Scotland, UK and the EU - Update and More Potential Twists by John Thornton (19 November, 2014, 26 Cheshvan, 5775)
Scotland is yet again a topic, both for itself and for its potential within the political shifting sands of the United Kingdom.
Yesterday a poll was published in the Scottish Daily Record, and commissioned by that paper through Survation, another UK pollster company.
This online panel survey was conducted across 1,001 participants and much more representative than the previous 'Sunday Times' poll (only 159 from Scotland).
The poll covers a range of questions in the run up to the UK General Election in 2015 and the Scottish Parliamentary Election in 2016. It follows the Scottish Referendum (55.5 % NO) vote (which, BTW, was even lower at 37% YES, if you include those who did not vote), and the election of Nicola Sturgeon as the new SNP leader (and incumbent Scottish First Minister). It also follows several weeks of fratricidal infighting within the Labour party, both in Scotland and at UK level.
The poll is quite interesting, and kinda bears out some of the comments in my previous email. However thereafter the matter becomes more potentially serious and complex.
But let us continue with some more of the poll's findings for the moment.
The Daily Record's headline is that a quarter of Scottish voters never want another referendum. The figure is actually 28.2%. If we include another 12.2% covering those who do not want another referendum for 10 years or more, the figure rises to 40.4%. There were 10.6% don't knows, which might place the 'don't want' figure closer to 45%, if adjusted. So let's forget about independence for a while?
The other significant outcome was the degree of preference for the EU among Scots. Participants were asked 'If there was a referendum tomorrow on whether the UK should remain a member of the European Union, how do you think you would vote?'. 45.6% voted in favour of staying, with 33.4% voting to leave, and 20.9% undecided. This is significantly 'softer' than the 57% claimed by the recent Sunday Times/YouGov poll, plus the degree of 'don't knows' is similar in both cases. Then that is less likely to force a split over the EU too?
Participants perceive the Conservatives and the Liberals as the most pro-Union of the main parties, and both their 'core' voters much more inclined to support it. Labour voters are more fickle. Overall the Labour vote is very 'soft' and that party is in danger of losing heavily to the Nationalists, who could overtake them in the number of MPs, elected to the UK Parliament. On the other hand the Liberal Democrats are in danger of being overtaken by UKIP (UK Independence Party) is percentage terms. The latter is unlikely to win any seats, but they are targeting the only Conservative seat in Scotland. Though the question was not asked in the poll, this suggests immigration is more of a concern to Scots than is being generally admitted (the Nationalists and Greens want more immigration to fill skills gaps and develop a multicultural society). A bit of a mixed bag then?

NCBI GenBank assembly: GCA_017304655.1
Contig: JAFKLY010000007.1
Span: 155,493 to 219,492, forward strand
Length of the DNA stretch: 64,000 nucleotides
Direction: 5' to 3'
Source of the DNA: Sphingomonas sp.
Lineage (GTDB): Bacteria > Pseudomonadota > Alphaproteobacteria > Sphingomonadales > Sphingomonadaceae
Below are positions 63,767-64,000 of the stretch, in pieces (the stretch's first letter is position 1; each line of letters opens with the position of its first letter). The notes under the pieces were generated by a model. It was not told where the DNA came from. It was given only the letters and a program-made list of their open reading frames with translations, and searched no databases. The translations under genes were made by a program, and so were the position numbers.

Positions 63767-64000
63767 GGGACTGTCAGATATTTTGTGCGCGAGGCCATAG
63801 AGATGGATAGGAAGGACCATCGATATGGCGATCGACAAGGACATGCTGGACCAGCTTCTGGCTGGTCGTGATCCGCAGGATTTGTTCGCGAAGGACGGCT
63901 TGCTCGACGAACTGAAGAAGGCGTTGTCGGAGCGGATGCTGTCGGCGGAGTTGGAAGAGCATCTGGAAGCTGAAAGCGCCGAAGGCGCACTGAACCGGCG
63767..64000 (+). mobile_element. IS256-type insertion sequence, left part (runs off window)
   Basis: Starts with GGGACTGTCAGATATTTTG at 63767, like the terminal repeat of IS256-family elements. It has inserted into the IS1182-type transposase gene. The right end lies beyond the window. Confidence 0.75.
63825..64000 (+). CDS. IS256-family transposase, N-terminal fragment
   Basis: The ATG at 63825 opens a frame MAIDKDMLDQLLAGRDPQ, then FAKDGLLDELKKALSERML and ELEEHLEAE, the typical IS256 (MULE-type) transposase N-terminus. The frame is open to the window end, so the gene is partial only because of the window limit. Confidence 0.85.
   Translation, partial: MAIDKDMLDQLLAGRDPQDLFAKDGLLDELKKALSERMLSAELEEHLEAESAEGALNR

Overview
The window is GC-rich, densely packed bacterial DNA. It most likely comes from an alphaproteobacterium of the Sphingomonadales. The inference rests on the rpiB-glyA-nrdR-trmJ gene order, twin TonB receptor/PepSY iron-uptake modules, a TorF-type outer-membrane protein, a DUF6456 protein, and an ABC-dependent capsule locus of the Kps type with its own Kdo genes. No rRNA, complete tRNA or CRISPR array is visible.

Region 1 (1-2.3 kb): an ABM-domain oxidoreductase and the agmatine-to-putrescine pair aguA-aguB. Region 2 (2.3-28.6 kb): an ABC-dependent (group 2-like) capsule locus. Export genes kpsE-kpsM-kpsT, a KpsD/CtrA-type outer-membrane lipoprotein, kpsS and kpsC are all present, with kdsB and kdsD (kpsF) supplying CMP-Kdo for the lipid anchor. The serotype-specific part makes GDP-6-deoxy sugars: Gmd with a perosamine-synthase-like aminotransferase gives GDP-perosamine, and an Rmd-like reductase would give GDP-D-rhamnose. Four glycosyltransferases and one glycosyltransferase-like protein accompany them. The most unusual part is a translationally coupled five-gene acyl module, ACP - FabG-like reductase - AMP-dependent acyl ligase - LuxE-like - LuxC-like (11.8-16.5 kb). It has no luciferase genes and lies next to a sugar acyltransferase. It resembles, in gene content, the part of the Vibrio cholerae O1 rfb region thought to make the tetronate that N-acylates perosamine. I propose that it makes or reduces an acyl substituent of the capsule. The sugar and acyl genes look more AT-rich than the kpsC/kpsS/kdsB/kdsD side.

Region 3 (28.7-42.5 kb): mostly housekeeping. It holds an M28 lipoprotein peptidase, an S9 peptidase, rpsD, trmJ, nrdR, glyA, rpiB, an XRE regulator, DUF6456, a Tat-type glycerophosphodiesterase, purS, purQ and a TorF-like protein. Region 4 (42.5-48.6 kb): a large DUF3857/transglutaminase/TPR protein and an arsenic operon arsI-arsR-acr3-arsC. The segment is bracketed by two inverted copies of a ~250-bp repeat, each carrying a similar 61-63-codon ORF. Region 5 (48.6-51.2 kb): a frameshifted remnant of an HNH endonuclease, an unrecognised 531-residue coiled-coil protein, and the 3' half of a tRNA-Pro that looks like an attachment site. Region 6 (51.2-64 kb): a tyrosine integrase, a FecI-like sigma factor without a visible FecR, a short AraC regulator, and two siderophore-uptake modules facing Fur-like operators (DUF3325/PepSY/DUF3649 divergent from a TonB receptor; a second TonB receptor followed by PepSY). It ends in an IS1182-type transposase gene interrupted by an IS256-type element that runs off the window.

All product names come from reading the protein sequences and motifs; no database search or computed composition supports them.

Now for the twist.
The possibility of a Labour 'vitual wipeout' in Scotland is also highlighted in the Daily Record article. The implication is that without its current 40 Scottish Westminster seats, Labour could not form a UK government. Indeed former Scottish First Minister Alex Salmond, in an interview with the BBC, openly discussed the possibility of an SNP/Other Nationalists/Greens propping up a future UK coalition government, while his successor Sturgeon has ruled out any deal with the Conservatives in such an event. Thus a 'Nationalist rainbow grouping' is only likely to do a deal with a weak Labour-led coalition, and no doubt extract concessions. Herein could lie the realpolitik and twist of the EU/independence debates, rather than in the 'democratic will' of the electorate.
The Nationalists claim that Scotland never gets the government it votes for, since the outcome of the UK elections is out of Scotland's hands. In the upcoming UK election maybe a couple of more pertinent questions might be a) 'Will the UK get a government the whole of the UK voted for?' or perhaps b) 'Will the UK get a government Scotland alone voted for?'. The latter might not be so ridiculous as it sounds.